EU countries agree to purchase gas, liquefied natural gas and hydrogen

EU countries agree to purchase gas, liquefied natural gas and hydrogen

Leaders from European Union countries will agree at a summit this week to jointly purchase gas, liquefied natural gas and hydrogen ahead of next winter, according to a draft of their summit statement.

The invasion of Ukraine by Russia, Europe’s top gas supplier, has caused energy prices to soar to record highs and put the EU on a mission to cut Russian gas use this year – a move that will require a jump in imports from other suppliers, such as Qatar and the United States.

“With a view to next winter, Member States and the Commission will urgently… work together on the joint purchase of gas, LNG and hydrogen,” EU leaders will say following a summit on Mar. 24-25, according to a draft summit statement seen by Reuters.

The European Commission last year proposed a system for EU countries to jointly buy strategic stocks of gas, which some members including Spain had called for as a way to provide a buffer against potential supply disruptions. Fears of supply shocks have grown since Russia launched what it calls “a special military operation” in Ukraine. Russia supplies 40% of EU gas.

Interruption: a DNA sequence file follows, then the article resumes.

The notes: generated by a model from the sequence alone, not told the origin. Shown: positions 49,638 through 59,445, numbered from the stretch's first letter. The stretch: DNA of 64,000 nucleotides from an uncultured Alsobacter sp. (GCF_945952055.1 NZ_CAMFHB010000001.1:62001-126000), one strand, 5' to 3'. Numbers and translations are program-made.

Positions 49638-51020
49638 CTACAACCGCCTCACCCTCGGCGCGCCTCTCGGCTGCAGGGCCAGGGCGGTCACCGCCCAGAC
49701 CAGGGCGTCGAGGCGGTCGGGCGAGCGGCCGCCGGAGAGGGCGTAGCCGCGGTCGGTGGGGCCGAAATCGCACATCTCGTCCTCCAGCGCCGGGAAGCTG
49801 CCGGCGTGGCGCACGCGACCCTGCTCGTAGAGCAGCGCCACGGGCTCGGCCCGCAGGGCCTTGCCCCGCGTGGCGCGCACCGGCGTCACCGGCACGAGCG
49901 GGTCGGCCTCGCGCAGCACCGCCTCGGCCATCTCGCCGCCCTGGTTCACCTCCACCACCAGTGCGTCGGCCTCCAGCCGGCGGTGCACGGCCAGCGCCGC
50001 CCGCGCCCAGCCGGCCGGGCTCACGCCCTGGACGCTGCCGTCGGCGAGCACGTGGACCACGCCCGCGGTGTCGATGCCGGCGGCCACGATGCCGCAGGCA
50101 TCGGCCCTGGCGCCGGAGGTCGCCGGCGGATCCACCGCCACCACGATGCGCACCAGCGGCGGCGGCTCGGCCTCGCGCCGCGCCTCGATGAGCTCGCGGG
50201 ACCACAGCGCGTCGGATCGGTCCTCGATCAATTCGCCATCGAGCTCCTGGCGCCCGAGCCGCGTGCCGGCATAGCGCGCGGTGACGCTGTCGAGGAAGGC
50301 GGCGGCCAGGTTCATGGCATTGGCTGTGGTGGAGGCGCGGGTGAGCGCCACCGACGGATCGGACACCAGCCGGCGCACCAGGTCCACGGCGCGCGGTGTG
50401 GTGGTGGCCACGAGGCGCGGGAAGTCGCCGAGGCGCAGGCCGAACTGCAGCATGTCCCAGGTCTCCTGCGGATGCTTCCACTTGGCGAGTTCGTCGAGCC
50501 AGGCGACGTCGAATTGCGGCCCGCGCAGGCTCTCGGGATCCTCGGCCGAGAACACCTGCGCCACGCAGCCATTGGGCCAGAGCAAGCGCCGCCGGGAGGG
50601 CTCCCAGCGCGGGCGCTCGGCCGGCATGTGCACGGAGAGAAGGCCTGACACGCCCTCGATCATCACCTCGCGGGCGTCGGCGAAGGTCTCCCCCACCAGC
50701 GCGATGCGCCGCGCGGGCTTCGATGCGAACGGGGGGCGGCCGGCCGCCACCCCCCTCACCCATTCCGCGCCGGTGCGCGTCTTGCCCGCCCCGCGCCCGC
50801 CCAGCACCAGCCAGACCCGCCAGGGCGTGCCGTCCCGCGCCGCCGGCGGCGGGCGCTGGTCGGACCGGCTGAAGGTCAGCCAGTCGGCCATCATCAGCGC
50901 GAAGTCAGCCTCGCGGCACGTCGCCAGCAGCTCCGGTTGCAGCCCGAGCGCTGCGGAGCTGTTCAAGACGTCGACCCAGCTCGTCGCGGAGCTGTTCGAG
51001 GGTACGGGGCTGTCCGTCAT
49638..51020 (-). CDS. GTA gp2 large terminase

Brussels has said it will help countries kick-start joint gas buying this year, and is expected to propose rules this week requiring countries to fill gas storage to 90% ahead of winter each year. EU storage is currently at 26% of capacity.

The draft statement said countries agreed to coordinate measures to fill storage and start doing so “as soon as possible”.

Leaders will also consider fresh measures to cushion consumers from soaring energy prices, and discuss how to potentially “optimise” the functioning of energy markets. They will ask the Commission to take “necessary initiatives” to do this, according to the draft statement.

European gas prices had already risen in the months leading up to the invasion, prompting governments to spend billions on tax breaks and subsidies to shield citizens from the costs.

Finding a joint EU response, however, has proved difficult. EU countries are largely responsible for their national energy policies, and disagree on whether EU-wide action is needed to tame prices.

Spain, Belgium, Portugal, Italy and Greece are among those calling for intervention in Europe’s energy markets, to cap prices or decouple the price of electricity from the soaring price of gas.

States including Germany, the Netherlands and Denmark oppose market intervention, and warn of causing disruptions to energy markets that could undermine investments in clean energy.

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